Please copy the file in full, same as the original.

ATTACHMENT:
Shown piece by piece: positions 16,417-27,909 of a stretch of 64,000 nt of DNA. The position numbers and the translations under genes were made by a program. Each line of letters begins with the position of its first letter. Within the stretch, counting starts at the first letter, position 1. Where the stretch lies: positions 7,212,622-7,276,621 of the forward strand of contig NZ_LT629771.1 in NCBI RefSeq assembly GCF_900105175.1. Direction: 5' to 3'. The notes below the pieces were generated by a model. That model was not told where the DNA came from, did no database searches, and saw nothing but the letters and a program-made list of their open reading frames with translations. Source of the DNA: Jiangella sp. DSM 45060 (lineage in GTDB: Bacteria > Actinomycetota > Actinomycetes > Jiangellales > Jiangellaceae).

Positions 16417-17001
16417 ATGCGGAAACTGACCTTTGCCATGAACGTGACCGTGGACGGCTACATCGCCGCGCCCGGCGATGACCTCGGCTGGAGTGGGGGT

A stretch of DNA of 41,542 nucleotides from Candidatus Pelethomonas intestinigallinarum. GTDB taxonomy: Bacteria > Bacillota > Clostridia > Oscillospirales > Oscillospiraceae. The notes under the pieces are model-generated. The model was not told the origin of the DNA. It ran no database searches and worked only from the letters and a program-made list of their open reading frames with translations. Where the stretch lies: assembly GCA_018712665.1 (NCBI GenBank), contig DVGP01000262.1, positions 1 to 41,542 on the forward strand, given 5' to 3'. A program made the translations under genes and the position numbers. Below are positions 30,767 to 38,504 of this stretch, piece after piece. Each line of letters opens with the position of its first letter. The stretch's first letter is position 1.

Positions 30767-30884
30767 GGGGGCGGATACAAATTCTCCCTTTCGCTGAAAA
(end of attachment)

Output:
Shown piece by piece: positions 16,417-27,909 of a stretch of 64,000 nt of DNA. The position numbers and the translations under genes were made by a program. Each line of letters begins with the position of its first letter. Within the stretch, counting starts at the first letter, position 1. Where the stretch lies: positions 7,212,622-7,276,621 of the forward strand of contig NZ_LT629771.1 in NCBI RefSeq assembly GCF_900105175.1. Direction: 5' to 3'. The notes below the pieces were generated by a model. That model was not told where the DNA came from, did no database searches, and saw nothing but the letters and a program-made list of their open reading frames with translations. Source of the DNA: Jiangella sp. DSM 45060 (lineage in GTDB: Bacteria > Actinomycetota > Actinomycetes > Jiangellales > Jiangellaceae).

Positions 16417-17001
16417 ATGCGGAAACTGACCTTTGCCATGAACGTGACCGTGGACGGCTACATCGCCGCGCCCGGCGATGACCTCGGCTGGAGTGGGGGT

A stretch of DNA of 41,542 nucleotides from Candidatus Pelethomonas intestinigallinarum. GTDB taxonomy: Bacteria > Bacillota > Clostridia > Oscillospirales > Oscillospiraceae. The notes under the pieces are model-generated. The model was not told the origin of the DNA. It ran no database searches and worked only from the letters and a program-made list of their open reading frames with translations. Where the stretch lies: assembly GCA_018712665.1 (NCBI GenBank), contig DVGP01000262.1, positions 1 to 41,542 on the forward strand, given 5' to 3'. A program made the translations under genes and the position numbers. Below are positions 30,767 to 38,504 of this stretch, piece after piece. Each line of letters opens with the position of its first letter. The stretch's first letter is position 1.

Positions 30767-30884
30767 GGGGGCGGATACAAATTCTCCCTTTCGCTGAAAA